Presentation on theme: "GP AUDIT PROJECT DR C BHATTACHARJEE (GP) AND DR W BENHAM (GP REGISTRAR) YEAR: 2009-2010 SUNNYBANK MEDICAL CENTRE Wyke, Bradford."— Presentation transcript:
GP AUDIT PROJECT DR C BHATTACHARJEE (GP) AND DR W BENHAM (GP REGISTRAR) YEAR: SUNNYBANK MEDICAL CENTRE Wyke, Bradford
IMPROVING PATIENTS AND DOCTORS SAFETY – A DILEMMA IN PRESCRIBING DMARDS (DISEASE MODIFYING ANTI RHEUMATIC DRUGS) IN GP PRACTICE A SECONDARY TO PRIMARY CARE INTERFACE AUDIT
REASON FOR CHOICE 1. DMARDS are used to treat patients with rheumatological conditions 2. Treatment is initiated by the secondary service care providers. 3. All Drugs are potentially toxic 4. A local guideline monitoring protocol has been implemented 5. It has been noticed that patients are told to collect scripts from the surgery even though blood monitoring is done in the hospital 6. This can lead to a potential medico-legal problem The rheumatology department at the Bradford hospital trust takes the responsibility for the prescription and monitoring of the drugs for the first three months of the therapy. Thereafter a shared care is initiated with the general practitioners
CRITERIA CHOSEN Search: Literature searches covered the Cochrane library, embase and medline databases A minimum database should include – regular monitoring through blood test and alteration of medications accordingly On the basis of evidence, our chosen audit criteria are: 1. To establish what percentage of the patient population is having regular monitoring in the form of blood tests 2. To identify the number of patients whose monitoring has been missed and why 3. Follow up SunnyBank protocols
STANDARDS SET In an ideal world there should be 100% satisfaction. Practically it is not possible; hence the following standard was set: 95% OF THE DISCHARGE LETTERS SHOULD MENTION THE DETAILS OF THE DMARDS AND FOLLOW UP PROTOCOLS 95% OF THE PATIENTS SHOULD HAVE BLOOD TESTS PRIOR TO THE PRESCRIBING DMARDS IN THE PRACTICE THE TIMESCALE FOR REACHING THE STANDARDS WAS 6 MONTHS, FROM JULY 2009 TO JANUARY 2010.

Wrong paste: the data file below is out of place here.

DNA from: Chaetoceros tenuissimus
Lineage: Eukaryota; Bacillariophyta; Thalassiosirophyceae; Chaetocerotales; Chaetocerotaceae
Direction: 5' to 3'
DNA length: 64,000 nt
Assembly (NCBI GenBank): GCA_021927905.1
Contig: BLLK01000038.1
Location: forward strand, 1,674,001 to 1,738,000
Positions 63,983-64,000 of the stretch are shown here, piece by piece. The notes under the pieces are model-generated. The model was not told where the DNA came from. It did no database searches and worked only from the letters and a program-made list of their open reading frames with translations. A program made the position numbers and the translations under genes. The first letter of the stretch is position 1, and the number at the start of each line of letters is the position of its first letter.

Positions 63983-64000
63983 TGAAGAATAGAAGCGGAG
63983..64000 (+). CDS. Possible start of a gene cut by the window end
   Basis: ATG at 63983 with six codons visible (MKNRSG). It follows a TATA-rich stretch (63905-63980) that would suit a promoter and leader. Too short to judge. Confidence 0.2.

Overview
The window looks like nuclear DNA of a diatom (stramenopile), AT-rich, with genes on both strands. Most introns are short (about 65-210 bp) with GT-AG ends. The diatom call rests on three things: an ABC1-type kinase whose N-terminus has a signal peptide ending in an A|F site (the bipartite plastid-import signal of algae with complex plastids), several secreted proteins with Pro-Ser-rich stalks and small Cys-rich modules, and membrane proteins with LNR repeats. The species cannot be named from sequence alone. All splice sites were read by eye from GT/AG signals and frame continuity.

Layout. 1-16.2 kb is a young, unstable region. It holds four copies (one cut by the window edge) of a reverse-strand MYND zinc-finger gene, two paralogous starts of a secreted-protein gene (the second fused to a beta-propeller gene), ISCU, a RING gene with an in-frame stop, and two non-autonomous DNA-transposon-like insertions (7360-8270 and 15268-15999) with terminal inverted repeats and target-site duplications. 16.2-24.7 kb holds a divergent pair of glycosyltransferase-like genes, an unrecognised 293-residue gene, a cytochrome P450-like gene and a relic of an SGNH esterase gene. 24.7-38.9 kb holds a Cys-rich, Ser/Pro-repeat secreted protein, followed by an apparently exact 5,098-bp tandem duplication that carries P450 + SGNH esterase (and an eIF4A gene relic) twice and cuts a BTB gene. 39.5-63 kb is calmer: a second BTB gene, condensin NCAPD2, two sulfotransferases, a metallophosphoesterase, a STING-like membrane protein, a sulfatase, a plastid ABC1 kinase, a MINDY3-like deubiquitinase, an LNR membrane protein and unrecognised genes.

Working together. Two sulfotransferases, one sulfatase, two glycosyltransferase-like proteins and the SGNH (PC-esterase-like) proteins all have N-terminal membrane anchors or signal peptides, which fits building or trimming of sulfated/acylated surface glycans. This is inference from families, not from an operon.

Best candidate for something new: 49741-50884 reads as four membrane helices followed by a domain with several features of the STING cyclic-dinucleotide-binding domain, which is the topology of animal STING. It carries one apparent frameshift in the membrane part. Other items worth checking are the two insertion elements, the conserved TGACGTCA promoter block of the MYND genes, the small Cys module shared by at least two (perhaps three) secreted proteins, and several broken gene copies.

PREPARATION AND PLANNING Firstly I discussed my audit topic relating to how to improve the quality of our practice and gathered their opinions Secondly I contacted medical defence union and their opinion was that the prescribing doctor will be clinically responsible for any mishap After discussion, I generated the following view to setting up my audit: My audit will be about looking at the current practice of monitoring the patients after they are seen by the hospital consultants A new template will be created in light of the first data collection The second part of the audit cycle would highlight whether these new monitoring policy would be an improvement on the previous.
FIRST DATA COLLECTION No of patients on DMARDS:57 Monitoring done:31 (only in hospital) No Monitoring:23 (40.35%) 1st primary survey in the practice showed that nearly all GPs were dissatisfied with the lack of monitoring. July 2009
CHANGES IMPLEMENTED GPs were generally unsatisfied with the current policy particularly not being able to see the blood results prior to issuing the DMARDS. General consensus was that all patients must have regular blood monitoring if they are to collect DMARDS scripts from the practice Therefore the practice decision was: that all patients who are on DMARDS will be contacted and requested to have blood tests in the practice rather than in the hospital should they decide to collect the scripts from the practice. To explore the possibility of installing ICE (on line pathology results) system through PCT in our practice for viewing the blood reports
SECOND DATA COLLECTION January No of patients on DMARDS:57 Monitoring done:53 No Monitoring:4 (2 refused to come and 2 were not contactable) Implementing ICE system in the practice: IT dept of both PCT and hospital trust were contacted Final outcome was – implementation is not possible due to clinical governance issue
COMPARE FIRST AND SECOND COLLECTION WITH STANDARD
CONCLUSIONS DMARDS are invaluable to patients with inflammatory arthropathy Current systems lead to bypassing the blood monitoring in the practice may result in increase level of risks to the patients and doctors. Stringent monitoring implementation should improve the quality of the patient which may reduce the number of complaints. A burning issue for all – should we refuse prescribing DMARDS if patients do not have regular blood monitoring – still to solve!
Strengths of the audit were: This audit demonstrates that a clear, legible and well-constructed policy on blood monitoring of patients who are on DMARDS can be written. The high response rate to the phone calls suggests that this subject is important to patients and gps. The audit findings were a tool enabling a useful change to be made which was welcomed by all practice doctors The main limitation of my audit is its small scale: The number of the patients is limited to 57 It has been carried out from one particular practice Suggested future improvement: Implementing ICE as standard in all practices